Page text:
Original Investigation

Evaluation of Factors Affecting Sexual Activity and Sexuality-Related Quality of Life in Different Stages of Pregnancy


  • Evren Çavuş
  • Fatma Beyazıt

Received Date: 03.01.2018 Accepted Date: 19.12.2018 IMJ 2019;20(3):234-240


Pregnancy is a special period in which physiological and psychological changes are observed in the body. Sexuality-related problems exhibit significant changes during pregnancy. In this study, we aimed to determine the distribution of changes in sexual behavior during pregnancy according to the trimesters and to determine the effects of these dysfunctions on quality of life.


This study was performed in order to investigate the sexual life of pregnant women during pregnancy and the factors that affect sexual function in women followed up in the outpatient of clinic Çanakkale Onsekiz Mart University, Department of Obstetrics and Gynecology between June 2017 and July 2017. The study included 300 pregnant women. Demographic data form and two questionnaires were applied to pregnant women. One of the questionnaires was aimed to determine the sexual function of pregnant women [Female Sexual Function Index (FSFI)] and the other was aimed to determine the quality of sexual life in pregnancy [Sexual Quality of Life-Female (SQoL-F) questionnaire].


SQoL-F scores were found to be higher in the second trimester than in the first trimester (p=0.005). There was a statistically significant difference between the trimesters in terms of total FSFI scores and the highest score was in the second trimester (p=0.048). Subscales of FSFI scores were also evaluated and lubrication score was higher in the second trimester compared to other trimesters (p=0.009). Sexual success score in the second trimester was higher than in the first trimester (p=0.014).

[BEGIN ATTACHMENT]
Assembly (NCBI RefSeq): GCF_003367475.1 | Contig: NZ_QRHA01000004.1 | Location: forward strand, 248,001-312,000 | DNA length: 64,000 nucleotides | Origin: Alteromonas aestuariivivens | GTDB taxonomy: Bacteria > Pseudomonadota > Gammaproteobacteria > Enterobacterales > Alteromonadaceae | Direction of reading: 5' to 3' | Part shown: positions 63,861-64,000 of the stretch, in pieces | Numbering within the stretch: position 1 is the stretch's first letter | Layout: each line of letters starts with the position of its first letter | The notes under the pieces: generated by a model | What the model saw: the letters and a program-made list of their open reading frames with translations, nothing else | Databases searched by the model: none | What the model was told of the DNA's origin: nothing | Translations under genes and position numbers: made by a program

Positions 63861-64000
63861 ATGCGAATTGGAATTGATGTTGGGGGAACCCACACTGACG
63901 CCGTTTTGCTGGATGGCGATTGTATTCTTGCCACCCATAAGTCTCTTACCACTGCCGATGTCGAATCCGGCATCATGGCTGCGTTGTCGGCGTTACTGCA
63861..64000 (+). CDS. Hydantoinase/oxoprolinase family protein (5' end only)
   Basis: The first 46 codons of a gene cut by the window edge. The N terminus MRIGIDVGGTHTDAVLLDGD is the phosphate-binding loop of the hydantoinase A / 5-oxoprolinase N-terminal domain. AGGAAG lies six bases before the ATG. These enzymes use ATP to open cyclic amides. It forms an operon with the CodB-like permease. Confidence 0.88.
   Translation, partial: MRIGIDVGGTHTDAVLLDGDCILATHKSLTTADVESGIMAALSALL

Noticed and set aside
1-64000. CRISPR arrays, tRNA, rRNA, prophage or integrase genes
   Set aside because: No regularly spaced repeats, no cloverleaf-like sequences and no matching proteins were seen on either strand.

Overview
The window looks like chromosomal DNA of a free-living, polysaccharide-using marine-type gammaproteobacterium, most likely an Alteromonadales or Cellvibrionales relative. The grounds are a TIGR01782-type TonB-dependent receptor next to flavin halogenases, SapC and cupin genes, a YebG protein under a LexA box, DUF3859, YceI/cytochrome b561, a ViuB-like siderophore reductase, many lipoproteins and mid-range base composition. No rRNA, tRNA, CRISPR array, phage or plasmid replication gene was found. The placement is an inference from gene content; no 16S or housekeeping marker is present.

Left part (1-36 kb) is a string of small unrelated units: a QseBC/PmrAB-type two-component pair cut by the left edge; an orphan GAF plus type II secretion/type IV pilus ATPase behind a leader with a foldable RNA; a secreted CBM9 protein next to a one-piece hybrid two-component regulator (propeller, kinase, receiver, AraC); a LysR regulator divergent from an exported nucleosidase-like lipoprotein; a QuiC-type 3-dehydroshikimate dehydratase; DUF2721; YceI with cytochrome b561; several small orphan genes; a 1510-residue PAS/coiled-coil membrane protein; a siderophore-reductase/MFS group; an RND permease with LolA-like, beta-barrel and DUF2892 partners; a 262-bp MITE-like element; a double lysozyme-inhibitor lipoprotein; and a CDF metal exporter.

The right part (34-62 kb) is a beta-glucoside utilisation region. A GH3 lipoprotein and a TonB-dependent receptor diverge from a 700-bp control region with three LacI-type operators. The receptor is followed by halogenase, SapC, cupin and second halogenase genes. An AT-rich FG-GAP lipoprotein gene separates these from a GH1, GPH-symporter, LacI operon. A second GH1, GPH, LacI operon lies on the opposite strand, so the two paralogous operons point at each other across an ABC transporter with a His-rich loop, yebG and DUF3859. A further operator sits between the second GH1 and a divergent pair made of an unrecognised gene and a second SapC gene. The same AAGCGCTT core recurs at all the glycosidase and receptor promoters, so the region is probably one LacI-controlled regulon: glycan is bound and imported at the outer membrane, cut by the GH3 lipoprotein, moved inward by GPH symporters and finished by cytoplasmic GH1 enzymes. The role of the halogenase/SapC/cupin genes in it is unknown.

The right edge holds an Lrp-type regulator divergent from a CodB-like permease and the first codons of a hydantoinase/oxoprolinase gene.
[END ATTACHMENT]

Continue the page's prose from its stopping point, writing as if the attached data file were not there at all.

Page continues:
In this study, we observed a significant decrease in sexual functions during pregnancy and fluctuations in sexual function between trimesters that are comparable with literature data. It is very important for health professionals to provide guidance in solving current problems by providing appropriate counseling services to pregnant women who express that they have problems during sexual intercourse.

Keywords: Pregnancy, quality of life, sexual dysfunction, sexuality


Sexual life is an important part of an individual’s health and quality of life (1,2). Sexual life includes gender, sexual identities and roles, sexual orientations, eroticism, pleasure, physical closeness and continuity of generation, and is an essential element of human life (3). Human sexuality and sexual quality of life (SQoL) are influenced by many factors. Race, ethnicity, social status, marital status, family and social support groups, vocational and educational levels are among the main factors affecting sexuality. Factors such as diseases, medical and surgical interventions, infertility, gynecological symptoms, gynecological cancers, changes in family life and domestic violence are other factors that affect the individual’s sexual health and quality (3-5). Physiological life events such as menstrual cycle, pregnancy, birth, breastfeeding, menopause during a woman’s life and old age can also affect the SQoL (3,6). Conditions such as previous and current diseases, previous pregnancies and births, and gestational week may affect sexual life of a woman during pregnancy (6,7). At the same time, emotional changes and psychological repercussions of physiological changes are other factors that influence sexual life (8,9).

Pregnancy is an important process in which physiological and psychological changes occur. Physiological and psychological changes that occur during pregnancy can affect the sexual life negatively. Sexuality, which is an essential element of human life, is negatively affected by pregnancy and this will negatively affect the quality of life of the individual (3,5,6).

In our study, we aimed to determine the factors affecting the sexual function of pregnant women at different stages of pregnancy (all three trimesters) and the effect of these factors on the SQoL in pregnant women.


This study was performed in accordance with the Declaration of Helsinki and Çanakkale Onsekiz Mart University Clinical Research Ethics Committee approved this study (decision no: 2017/11, date: 07.06.2017). Following approval, a cross-sectional study was performed on 300 pregnant women who admitted to the department of obstetrics and gynecology between June 2017 and July 2017, and who signed written informed consent.